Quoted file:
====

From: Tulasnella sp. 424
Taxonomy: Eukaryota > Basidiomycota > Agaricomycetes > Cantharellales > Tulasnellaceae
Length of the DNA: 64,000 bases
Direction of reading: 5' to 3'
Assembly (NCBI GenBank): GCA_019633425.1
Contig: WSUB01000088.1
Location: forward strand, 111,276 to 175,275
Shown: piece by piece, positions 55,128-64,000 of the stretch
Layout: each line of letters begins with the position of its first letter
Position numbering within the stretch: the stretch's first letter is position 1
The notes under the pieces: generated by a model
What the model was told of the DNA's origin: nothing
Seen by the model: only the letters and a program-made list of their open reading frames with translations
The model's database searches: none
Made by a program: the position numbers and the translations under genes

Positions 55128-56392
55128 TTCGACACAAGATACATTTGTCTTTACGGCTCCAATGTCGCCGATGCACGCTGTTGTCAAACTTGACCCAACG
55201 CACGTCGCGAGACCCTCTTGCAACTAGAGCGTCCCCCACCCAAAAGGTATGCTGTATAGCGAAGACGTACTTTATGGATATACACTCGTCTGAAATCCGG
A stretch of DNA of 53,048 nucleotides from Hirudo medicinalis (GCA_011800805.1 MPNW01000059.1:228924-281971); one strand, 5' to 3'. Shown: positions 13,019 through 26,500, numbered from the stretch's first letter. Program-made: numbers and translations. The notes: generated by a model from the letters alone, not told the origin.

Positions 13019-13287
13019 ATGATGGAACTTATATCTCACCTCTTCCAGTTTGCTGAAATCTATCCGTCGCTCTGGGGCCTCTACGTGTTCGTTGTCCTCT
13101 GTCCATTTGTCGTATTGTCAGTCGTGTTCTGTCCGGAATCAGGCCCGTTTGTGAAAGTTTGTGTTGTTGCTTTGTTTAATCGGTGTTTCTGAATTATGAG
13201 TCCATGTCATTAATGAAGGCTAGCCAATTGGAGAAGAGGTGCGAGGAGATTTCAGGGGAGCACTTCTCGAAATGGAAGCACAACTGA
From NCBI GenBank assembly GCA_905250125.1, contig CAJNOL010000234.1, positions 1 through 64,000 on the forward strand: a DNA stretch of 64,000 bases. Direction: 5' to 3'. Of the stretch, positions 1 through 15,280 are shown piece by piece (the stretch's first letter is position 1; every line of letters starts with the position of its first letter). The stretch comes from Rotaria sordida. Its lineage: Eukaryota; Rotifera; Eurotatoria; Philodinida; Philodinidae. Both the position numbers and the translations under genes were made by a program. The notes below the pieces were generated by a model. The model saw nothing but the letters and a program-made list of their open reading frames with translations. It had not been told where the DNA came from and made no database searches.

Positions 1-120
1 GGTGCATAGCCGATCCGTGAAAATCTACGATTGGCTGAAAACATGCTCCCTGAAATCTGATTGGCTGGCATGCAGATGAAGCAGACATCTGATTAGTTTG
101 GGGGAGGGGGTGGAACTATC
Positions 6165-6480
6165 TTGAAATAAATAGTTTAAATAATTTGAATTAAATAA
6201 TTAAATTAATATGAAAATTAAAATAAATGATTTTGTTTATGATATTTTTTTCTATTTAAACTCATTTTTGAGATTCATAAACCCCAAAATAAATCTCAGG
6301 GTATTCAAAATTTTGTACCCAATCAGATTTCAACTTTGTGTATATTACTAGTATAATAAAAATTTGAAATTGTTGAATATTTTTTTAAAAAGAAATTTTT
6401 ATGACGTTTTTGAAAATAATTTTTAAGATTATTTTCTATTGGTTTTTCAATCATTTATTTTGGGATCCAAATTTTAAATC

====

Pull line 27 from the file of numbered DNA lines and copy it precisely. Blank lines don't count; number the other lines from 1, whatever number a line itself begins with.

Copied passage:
101 GGGGAGGGGGTGGAACTATC